Dave Lochbaum

Director, Nuclear Safety Project

Author image
Mr. Lochbaum received a BS in Nuclear Engineering from the University of Tennessee in 1979 and worked as a nuclear engineer in nuclear power plants for 17 years. In 1992, he and a colleague identified a safety problem in a plant where they were working. When their concerns were ignored by the plant manager, the utility, and the Nuclear Regulatory Commission (NRC), they took the issue to Congress. The problem was eventually corrected at the original plant and at plants across the country. Lochbaum joined UCS in 1996 to work on nuclear power safety. He spent a year in 2009-10 working at the NRC Training Center in Tennessee. Areas of expertise: Nuclear power safety, nuclear technology and plant design, regulatory oversight, plant license renewal and decommissioning

Subscribe to Dave's posts

Dave's Latest Posts

Nuclear Leaks: The Back Story the NRC Doesn’t Want You to Know about Palo Verde

As described in a recent All Things Nuclear commentary, one of two emergency diesel generators (EDGs) for the Unit 3 reactor at the Palo Verde Nuclear Generation Station in Arizona was severely damaged during a test run on December 15, 2016. The operating license issued by the Nuclear Regulatory Commission (NRC) allowed the reactor to continue running for up to 10 days with one EDG out of service. Because the extensive damage required far longer than 10 days to repair, the owner asked the NRC for permission to continue operating Unit 3 for up to 62 days with only one EDG available. The NRC approved that request. Read more >

Bookmark and Share

Oyster Creek Reactor: Bad Nuclear Vibrations

The Oyster Creek Nuclear Generating Station near Forked River, New Jersey is the oldest nuclear power plant operating in the United States. It began operating in 1969 around the time Neil Armstrong and Buzz Aldrin were hiking the lunar landscape. Read more >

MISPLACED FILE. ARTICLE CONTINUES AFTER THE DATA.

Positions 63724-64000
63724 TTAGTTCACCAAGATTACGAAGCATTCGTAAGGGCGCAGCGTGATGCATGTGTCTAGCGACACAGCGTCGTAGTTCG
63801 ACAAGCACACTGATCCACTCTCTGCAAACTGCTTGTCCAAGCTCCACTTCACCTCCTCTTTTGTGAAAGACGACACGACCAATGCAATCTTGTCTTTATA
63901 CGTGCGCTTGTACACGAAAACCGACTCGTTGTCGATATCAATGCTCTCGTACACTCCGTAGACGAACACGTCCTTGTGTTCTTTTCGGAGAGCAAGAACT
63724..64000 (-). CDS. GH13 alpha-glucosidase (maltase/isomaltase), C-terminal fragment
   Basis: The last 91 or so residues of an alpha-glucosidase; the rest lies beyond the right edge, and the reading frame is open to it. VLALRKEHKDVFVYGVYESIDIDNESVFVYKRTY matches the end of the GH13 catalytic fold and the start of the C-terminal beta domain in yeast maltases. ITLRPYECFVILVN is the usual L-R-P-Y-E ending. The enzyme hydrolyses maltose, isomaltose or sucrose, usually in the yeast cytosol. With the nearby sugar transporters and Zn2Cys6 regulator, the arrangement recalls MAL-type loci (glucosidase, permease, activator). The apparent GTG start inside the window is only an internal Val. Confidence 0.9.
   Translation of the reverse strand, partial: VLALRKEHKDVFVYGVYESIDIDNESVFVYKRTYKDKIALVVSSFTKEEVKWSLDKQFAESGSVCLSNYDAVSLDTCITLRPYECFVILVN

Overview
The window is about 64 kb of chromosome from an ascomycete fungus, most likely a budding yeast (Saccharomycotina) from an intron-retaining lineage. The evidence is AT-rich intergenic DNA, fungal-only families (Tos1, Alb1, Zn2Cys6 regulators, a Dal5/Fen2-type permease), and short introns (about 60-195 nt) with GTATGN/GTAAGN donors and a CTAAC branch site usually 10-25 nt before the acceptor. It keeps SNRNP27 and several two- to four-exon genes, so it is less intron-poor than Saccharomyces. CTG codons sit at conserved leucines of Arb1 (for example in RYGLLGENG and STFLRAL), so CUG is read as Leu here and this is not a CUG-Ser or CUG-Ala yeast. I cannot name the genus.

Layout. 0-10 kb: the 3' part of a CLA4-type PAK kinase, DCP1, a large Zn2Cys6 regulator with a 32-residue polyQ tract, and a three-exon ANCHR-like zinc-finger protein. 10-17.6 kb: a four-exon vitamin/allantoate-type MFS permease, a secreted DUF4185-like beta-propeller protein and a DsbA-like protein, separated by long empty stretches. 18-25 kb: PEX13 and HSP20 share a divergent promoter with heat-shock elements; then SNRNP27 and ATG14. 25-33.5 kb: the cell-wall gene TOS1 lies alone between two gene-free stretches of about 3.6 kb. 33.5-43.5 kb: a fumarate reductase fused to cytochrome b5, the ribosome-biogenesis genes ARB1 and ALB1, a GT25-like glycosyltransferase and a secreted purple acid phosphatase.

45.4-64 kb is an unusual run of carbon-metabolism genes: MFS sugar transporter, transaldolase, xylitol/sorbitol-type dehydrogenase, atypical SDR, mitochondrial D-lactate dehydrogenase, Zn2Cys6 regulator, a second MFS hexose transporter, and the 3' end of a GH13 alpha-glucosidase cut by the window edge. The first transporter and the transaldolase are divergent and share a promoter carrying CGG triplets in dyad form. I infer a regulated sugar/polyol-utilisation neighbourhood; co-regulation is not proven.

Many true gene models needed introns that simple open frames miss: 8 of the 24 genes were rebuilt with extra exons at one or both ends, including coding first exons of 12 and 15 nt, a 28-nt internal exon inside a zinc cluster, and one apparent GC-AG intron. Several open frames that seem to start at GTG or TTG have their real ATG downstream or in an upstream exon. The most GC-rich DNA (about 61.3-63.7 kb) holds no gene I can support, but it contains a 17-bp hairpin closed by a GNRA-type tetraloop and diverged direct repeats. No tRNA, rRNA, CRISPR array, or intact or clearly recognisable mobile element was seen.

Bookmark and Share

Palo Verde: Running Without a Backup Power Supply

The Arizona Public Service Company’s Palo Verde Generating Station about 60 miles west of Phoenix has three Combustion Engineering pressurized water reactors that began operating in the mid 1980s. In the early morning hours of Thursday, December 15, 2016, workers started one of two emergency diesel generators (EDGs) on the Unit 3 reactor for a routine test. The EDGs are the third tier of electrical power to emergency equipment for Unit 3. Read more >

Bookmark and Share

TVA’s Nuclear Allegators

The Nuclear Regulatory Commission (NRC) receives reports about potential safety problems from plant workers, the public, members of the news media, and elected officials. The NRC calls these potential safety problems allegations, making the sources allegators. In the five years between 2012 and 2016, the NRC received 450 to 600 allegations each year. The majority of the allegations involve the nuclear power reactors licensed by the NRC. Read more >

Bookmark and Share

Ad Hoc Fire Protection at Nuclear Plants Not Good Enough

A fire at a nuclear reactor is serious business. There are many ways to trigger a nuclear accident leading to damage of the reactor core, which can result in the release of radiation. But according to a senior manager at the US Nuclear Regulatory Commission (NRC), for a typical nuclear reactor, roughly half the risk that the reactor core will be damaged is due to the risk of fire. In other words, the odds that a fire will cause an accident leading to core damage equals that from all other causes combined. And that risk estimate assumes the fire protection regulations are being met. Read more >

Bookmark and Share